Emerging Japanese director Tetsuya Mariko pulls no punches…
The Japan Foundation Touring Film Programme brings the UK premiere of Tetsuya Mariko’s Destruction Babies to audiences across 15 cities as part of their ‘Odd Obsessions: Desires, Hopes and Impulses in Japanese Cinema’ season. Hailed by distributor Third Window Films as “The most extreme 108 minutes of Japanese Cinema history” and ranked 4th best film at the 90th edition of the prestigious Kinema Junpo awards, we couldn’t wait to see the film that also won Mariko Best New Director at the Locarno Film Festival.
Accolades aside though, ‘odd obsessions’ is a fitting representation of delinquent runaway Taira’s actions in Destruction Babies. Adeptly embodied by a brooding, sociopathic Yuya Yagira (Nobody Knows), Taira leaves his younger brother Shota (Nijiro Murakami) and their hometown to run riot through the streets of Matsuyama city in Ehime Prefecture, where he picks fights with complete strangers and local yakuza.
This, during the run up to the annual mikoshi festival, where two portable Shinto shrines ‘fight’ by jostling in opposition, serves as part of a conflation of images that depict strength and masculinity through multiple generations. But where the mikoshi load-bearers channel their machismo into supporting immense weight, Taira shirks traditional models of masculinity in favour of satiating far more seditious, Id-like tendencies. His ‘instinct of destruction’ is laid bare, identified by onlooker Yuya (Masaki Suda), a high school student invested more in the virtual world than reality.
Despite Taira’s obvious disinterest in Yuya, he is eagerly joined in his sinister game and the violence escalates to a disturbing new level. Yuya’s vicious misogyny results in the capture of kleptomaniac hostess Nana (Nana Komatsu), who is pushed to her psychological limit – in the end upstaging the two in one final act of brutality. All the while, Shota is trying desperately to find his older brother and end the rampage.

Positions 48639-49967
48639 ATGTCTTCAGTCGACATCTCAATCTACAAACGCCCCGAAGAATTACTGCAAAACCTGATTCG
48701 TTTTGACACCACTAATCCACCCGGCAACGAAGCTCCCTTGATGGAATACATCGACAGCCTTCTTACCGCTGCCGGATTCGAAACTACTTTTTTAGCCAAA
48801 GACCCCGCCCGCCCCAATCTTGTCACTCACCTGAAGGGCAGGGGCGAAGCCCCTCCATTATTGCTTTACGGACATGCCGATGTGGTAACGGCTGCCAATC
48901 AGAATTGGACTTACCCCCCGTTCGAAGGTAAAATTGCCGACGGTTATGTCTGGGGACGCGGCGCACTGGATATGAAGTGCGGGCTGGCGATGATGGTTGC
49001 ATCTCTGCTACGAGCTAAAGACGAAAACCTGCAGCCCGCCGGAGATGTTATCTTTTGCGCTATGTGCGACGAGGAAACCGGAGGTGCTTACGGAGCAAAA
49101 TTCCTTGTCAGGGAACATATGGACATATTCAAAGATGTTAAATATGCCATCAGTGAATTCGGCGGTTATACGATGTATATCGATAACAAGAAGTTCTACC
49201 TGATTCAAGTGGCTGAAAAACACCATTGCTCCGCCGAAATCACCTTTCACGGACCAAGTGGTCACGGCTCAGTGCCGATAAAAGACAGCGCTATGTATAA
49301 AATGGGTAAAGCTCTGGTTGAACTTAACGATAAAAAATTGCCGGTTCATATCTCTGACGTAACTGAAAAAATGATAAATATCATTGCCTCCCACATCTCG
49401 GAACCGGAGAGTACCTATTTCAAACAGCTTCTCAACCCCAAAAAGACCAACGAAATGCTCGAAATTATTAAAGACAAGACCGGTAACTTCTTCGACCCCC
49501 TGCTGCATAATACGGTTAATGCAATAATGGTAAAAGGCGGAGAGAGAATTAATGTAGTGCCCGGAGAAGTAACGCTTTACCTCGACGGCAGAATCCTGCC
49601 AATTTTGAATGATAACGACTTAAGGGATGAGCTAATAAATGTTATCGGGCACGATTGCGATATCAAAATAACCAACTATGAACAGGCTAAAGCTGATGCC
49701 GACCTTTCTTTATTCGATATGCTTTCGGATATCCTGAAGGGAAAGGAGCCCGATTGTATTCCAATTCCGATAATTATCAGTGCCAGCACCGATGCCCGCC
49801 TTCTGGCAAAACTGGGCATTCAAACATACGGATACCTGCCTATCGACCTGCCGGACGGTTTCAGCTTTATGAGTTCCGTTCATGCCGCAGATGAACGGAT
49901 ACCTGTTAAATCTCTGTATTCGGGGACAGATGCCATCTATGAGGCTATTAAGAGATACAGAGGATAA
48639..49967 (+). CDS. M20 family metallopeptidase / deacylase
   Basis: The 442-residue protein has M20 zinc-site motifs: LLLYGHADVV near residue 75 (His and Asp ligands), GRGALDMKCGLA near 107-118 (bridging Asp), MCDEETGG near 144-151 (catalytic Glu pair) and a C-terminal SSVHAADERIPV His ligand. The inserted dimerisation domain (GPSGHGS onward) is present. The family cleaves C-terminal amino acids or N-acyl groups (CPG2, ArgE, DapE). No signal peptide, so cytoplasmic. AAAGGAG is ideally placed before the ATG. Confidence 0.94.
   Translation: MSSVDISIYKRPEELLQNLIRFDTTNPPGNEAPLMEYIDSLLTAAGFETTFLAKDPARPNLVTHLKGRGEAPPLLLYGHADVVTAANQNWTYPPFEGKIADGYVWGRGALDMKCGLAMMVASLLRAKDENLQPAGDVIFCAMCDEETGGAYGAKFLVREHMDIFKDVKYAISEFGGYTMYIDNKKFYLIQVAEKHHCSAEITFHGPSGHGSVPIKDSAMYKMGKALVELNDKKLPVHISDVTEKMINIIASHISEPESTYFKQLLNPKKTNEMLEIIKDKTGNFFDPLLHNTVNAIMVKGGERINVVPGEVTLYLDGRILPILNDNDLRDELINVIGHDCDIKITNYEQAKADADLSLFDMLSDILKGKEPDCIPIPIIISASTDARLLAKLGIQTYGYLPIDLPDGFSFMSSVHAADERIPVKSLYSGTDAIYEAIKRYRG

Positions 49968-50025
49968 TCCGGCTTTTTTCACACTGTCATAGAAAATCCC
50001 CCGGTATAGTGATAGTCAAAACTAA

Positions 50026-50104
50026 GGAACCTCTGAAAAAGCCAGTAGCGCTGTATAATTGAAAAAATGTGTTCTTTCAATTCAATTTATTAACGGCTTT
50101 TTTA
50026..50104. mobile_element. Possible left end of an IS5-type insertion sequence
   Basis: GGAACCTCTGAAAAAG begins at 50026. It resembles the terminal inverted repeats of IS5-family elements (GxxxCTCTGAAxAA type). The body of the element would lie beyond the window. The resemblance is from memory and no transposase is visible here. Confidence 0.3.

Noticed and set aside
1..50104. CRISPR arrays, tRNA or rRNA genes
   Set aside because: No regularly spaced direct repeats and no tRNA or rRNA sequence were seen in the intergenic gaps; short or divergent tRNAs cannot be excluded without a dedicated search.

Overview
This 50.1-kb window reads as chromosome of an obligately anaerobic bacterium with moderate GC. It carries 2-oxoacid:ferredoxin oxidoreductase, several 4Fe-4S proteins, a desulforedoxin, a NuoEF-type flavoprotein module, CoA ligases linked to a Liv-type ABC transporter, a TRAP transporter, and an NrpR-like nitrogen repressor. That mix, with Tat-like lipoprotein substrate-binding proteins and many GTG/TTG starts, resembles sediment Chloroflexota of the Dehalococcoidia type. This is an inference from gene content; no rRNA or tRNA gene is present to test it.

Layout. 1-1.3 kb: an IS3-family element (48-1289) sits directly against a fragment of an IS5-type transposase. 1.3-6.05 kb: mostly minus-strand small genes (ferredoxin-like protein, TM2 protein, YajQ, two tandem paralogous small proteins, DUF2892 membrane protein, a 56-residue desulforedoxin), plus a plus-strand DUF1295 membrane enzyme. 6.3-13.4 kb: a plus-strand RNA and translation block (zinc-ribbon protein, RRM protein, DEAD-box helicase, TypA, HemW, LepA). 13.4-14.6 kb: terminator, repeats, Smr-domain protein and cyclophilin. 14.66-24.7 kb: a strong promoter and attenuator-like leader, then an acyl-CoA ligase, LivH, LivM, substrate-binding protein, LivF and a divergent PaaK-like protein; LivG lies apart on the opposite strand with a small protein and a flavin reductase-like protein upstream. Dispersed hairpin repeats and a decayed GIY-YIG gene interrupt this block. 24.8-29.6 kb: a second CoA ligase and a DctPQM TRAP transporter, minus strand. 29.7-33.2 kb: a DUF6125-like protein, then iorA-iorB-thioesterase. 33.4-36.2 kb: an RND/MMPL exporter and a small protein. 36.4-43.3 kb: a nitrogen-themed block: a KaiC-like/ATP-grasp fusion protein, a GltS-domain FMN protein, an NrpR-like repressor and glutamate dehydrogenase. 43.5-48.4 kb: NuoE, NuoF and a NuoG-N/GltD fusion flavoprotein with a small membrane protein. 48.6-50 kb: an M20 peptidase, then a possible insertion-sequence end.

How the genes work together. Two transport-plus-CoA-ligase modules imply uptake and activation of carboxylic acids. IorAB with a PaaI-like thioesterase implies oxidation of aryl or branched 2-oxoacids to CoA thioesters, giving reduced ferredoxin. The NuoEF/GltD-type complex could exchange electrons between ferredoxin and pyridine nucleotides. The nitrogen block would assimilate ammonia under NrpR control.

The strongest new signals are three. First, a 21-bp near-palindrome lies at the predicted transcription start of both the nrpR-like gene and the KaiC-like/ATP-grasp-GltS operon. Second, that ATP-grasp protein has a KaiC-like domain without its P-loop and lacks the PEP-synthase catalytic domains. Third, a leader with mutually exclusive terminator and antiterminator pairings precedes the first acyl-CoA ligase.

Destruction Babies is fierce, unflinching and unapologetically gratuitous in its depiction of violence. Fight sequences have a disturbingly realistic quality – often filmed through a smartphone, with little to no dialogue, an absent soundtrack, muted ‘thuds’, and sporadic interjections from bystanders (who are frequently caught in the crossfire). Mariko situates the viewer as if watching a viral video, forcing an uncomfortable voyeuristic position. Echoing Michael Haneke’s Funny Games, the line between spectator and participant soon becomes indistinct. We watch Taira taking a series of brutal beatings, picking himself up, again and again to continue fighting. These scenes, initially comedic, through their repetition reveal underlying societal issues endemic in a modernised Japan. Taira’s masochistic struggle to transcend apathy is symptomatic.
Destruction Babies’ popularity is a testament to Mariko’s skill in reflecting the changing attitudes of young people in Japan. It opened in Tokyo to packed out cinemas, with many left standing in the aisles. Extended runs allowing the themes of apathy, inaccessible social mobility and familial divide to permeate the collective consciousness of Japanese adolescents. Some may not want to acknowledge complicity in what is undeniably a violent spectacle (though not the most violent in the history of Japanese film), dismissing Mariko as sadistic and negating the burden of self-criticism. But, through the very act of watching, young people are more able to recognise these attributes in themselves; the film simultaneously serving as a channel for their frustrations whilst transferring responsibility to the spectator (or rather, participant). Destruction Babies acts, then, both as a mouthpiece for millennials, but also as a catalyst for self-reflection.